Deacons, Their Work and Qualifications


     A study of deacons, their work and qualifications is not only designed to be a companion article to "Elders, Their Work and Qualifications" (click on to read), but there is much misunderstanding relative to this subject so that the truth needs to be clearly set forth. Also, the office (function) of deacons is involved in the organization of the church that Jesus built (cp. Phili. 1: 1). For some reason, many tend to doctrinally and practically intermingle the separate functions of preacher, pastors, and deacons. A preacher can also serve as one of the pastors, but he is not "the" pastor (cf. I Pet. 5: 1, 2). Elders, pastors, or overseers are always spoken of in the plural relative to serving in a local church (cp. Acts 14: 23). Deacons and elders are clearly distinguished as different men with different attendant work. There are three Greek words used regarding the overseers of God's people. There is the word presbuterion or presbuteros (denoting age and maturity), episcopos suggests the ruling ability of overseers, and poimen involves the responsibility of these men to shepherd the flock (Tit. 1: 5, I Tim. 4: 14; Acts 20: 28, I Tim. 3: 1; I Pet. 5: 2, 4, Eph. 4: 11). These men are called, respectively, elders, presbytery; overseers, bishops; and shepherds, pastors. Based on these three Greek words, we see that these men are older and that their work consists of overseeing and shepherding the flock or local church.

     "Deacon" is derived from the Greek diakonos. Diakonos simply means "servant." We read of domestic servants, civil servants, and then, the focus of our study, deacons in the church (Jn. 2: 5, 9; Rom. 13: 4; I Tim. 3: 8, the minister, diakonos, of the gospel is a servant pertaining to teaching the word, I Tim. 4: 6). All Christians are servants, but deacons are special servants who, like elders and preachers, meet specific qualifications (I Tim. 3: 8-10, 12). The "likewise" shows that just as the men who have met certain qualifications and are appointed by the church to oversee; deacons also must meet certain qualifications and be appointed by the church (I Tim. 3: 8, see vs. 1-7). Notwithstanding the separation made in the scriptures between elders or pastors and deacons, some teach that deacons may oversee a local church. Denominations that have the pastoral system of government (the preacher oversees the church), often recognize deacon oversight, especially in the absence of a preacher ("pastor"). Consider the following:

     "They (deacons, dm) are to have charge of the sick and needy members, and are also to act as counselors and assistants to the pastor in advancing the general interests of the body. In the absence of a pastor it becomes the duty of the deacons to conduct the devotional meetings, provide for the supply of the pulpit and administer the affairs of the body generally" (The Hiscox Guide for Baptist Churches, pg. 72).

     The word diakonos is indicative of the work of these special men (see the addendum regarding deaconesses and other matters). In view of the spiritual oversight of elders, the work of deacons is primarily physical (there is spiritual administering also involved, see I Tim. 3: 13). H. E. Phillips wrote thus regarding their work:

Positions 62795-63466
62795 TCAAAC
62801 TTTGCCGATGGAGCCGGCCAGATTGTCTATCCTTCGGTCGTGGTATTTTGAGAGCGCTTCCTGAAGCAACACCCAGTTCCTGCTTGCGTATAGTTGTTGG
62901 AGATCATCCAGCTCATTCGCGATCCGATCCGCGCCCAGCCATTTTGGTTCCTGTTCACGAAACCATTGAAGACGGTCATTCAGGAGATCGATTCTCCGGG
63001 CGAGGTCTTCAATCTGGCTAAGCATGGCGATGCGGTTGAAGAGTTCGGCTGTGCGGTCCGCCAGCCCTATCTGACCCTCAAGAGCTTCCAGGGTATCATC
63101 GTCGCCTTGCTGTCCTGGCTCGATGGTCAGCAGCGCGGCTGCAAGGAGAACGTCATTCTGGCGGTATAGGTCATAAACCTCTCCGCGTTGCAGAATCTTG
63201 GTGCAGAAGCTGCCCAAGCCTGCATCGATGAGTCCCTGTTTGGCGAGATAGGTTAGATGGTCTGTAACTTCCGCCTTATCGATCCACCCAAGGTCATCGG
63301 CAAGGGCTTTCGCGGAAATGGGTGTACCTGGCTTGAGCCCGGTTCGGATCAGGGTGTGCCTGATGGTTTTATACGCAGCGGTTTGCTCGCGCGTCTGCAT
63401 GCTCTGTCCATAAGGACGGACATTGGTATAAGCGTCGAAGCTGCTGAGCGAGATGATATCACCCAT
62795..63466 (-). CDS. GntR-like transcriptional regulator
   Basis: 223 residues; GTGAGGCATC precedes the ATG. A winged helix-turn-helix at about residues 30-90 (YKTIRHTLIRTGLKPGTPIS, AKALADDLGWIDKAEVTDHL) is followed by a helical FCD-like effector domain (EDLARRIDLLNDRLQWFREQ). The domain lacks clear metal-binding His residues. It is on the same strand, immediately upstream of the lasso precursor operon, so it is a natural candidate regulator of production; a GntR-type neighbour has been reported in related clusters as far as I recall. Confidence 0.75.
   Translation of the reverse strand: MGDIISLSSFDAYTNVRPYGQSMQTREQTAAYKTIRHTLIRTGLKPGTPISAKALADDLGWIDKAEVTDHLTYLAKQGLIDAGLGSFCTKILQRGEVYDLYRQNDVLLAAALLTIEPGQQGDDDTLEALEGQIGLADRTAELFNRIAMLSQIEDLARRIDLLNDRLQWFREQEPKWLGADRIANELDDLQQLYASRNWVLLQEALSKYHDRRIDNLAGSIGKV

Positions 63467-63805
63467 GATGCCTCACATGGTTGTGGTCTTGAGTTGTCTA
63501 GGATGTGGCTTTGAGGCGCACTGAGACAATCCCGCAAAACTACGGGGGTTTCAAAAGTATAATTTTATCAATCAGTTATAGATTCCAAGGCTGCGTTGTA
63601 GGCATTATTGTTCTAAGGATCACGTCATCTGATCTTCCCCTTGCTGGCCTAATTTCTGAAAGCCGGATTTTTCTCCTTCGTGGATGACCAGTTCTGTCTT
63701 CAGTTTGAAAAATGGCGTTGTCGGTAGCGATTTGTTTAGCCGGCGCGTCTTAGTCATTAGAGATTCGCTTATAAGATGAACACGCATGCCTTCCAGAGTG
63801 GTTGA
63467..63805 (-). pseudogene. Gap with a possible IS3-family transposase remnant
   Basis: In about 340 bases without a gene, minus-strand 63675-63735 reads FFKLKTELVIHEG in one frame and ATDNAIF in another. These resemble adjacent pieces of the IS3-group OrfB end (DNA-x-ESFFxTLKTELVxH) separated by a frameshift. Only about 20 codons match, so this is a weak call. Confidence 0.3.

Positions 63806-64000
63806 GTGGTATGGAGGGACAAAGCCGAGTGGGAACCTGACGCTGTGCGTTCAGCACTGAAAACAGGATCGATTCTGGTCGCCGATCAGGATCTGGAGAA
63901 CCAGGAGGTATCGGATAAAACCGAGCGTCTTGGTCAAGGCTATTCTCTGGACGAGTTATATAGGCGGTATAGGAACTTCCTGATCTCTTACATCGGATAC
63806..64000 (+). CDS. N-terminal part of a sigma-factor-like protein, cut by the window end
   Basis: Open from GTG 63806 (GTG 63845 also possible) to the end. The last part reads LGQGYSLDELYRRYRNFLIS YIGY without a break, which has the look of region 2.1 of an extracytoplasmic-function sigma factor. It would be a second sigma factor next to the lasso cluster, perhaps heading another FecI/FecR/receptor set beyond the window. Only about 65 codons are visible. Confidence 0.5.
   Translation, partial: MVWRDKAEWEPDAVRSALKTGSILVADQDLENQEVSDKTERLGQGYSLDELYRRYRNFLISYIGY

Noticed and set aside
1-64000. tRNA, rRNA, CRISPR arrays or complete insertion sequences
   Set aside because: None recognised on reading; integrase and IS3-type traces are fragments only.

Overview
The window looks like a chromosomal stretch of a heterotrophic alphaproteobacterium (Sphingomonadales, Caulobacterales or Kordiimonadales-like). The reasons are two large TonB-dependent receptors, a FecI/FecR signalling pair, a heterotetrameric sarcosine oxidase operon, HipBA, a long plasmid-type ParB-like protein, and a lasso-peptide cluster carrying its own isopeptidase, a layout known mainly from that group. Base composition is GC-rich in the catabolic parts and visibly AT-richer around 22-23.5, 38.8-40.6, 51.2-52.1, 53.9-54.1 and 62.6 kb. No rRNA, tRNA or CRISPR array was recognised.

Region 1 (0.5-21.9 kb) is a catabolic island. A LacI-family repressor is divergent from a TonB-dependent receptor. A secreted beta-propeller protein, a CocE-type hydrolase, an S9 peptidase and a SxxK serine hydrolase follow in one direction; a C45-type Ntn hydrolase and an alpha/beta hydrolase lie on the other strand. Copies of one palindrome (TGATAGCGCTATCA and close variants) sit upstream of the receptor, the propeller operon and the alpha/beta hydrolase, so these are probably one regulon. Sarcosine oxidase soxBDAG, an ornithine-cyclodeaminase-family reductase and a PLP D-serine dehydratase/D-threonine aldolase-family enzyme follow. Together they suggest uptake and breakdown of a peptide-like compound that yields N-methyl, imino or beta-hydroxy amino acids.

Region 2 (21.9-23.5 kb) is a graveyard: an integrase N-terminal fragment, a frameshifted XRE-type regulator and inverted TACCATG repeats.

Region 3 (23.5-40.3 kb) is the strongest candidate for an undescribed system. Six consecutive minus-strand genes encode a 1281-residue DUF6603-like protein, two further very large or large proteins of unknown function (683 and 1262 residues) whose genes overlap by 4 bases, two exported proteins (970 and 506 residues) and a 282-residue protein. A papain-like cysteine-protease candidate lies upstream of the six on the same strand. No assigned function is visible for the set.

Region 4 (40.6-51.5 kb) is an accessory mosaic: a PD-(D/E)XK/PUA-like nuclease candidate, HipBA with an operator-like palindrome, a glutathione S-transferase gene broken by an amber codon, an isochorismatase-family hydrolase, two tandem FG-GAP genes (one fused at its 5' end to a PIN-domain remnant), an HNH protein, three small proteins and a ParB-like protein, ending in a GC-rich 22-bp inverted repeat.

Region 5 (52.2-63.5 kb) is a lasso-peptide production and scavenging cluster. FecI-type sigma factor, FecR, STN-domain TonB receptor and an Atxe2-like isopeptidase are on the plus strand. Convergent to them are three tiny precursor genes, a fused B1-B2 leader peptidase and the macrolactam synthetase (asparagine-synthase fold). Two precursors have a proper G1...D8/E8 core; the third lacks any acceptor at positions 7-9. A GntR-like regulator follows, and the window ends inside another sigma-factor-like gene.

"The administration to the physical needs of the church goes further than just to the looking after the widows, orphans, and the poor (Phillips has earlier referred to Acts 6, dm). Constant service is needed at every worship service. Ushers are needed. The preparation of the building and all elements of the worship, such as the emblems for the Lord's Supper, the distribution of song books, distribution of tracts, etc., must be done. This is directly the work of deacons. The preparation of the building, heating or ventilation must be done. The general care of the grounds and buildings come directly in line with the nature of the work of the deacons. In general the nature of the work done by deacons is easily determined, but specific duties are assigned by the elders" (Scriptural Elders and Deacons, pg. 272).

     Some have pointed to the example of the seven men who were appointed to serve the material needs of the widows in Acts 6 as an example of deacons. While these men are not called "deacons" as such, we do find the resident words diakonia ("ministration" in verse one) and diakonein ("serve" tables in verse two). These seven men also had to meet certain qualifications. Indeed, their work would be similar to the work deacons would later perform; however, the qualifications are different. For instance, there are no domestic requirements found in Acts 6: 3, 5 compared to I Timothy 3: 12. Therefore, I would not refer to these seven men as being deacons in the "official" sense of the word.

     "8: Likewise must the deacons be grave, not doubletongued, not given to much wine, not greedy of filthy lucre; 9: Holding the mystery of the faith in a pure conscience. 10: And let these also first be proved; then let them use the office of a deacon, being found blameless. 12: Let the deacons be the husbands of one wife, ruling their children and their own houses well" (I Tim. 3).

     It will be observed from the foregoing qualifications for deacons that there are a total of nine stated. These nine qualifications are broken down into six positives and three negatives. In total, these qualifications present the deacon as not necessarily older in years and yet having arrived at a certain level of spiritual maturity.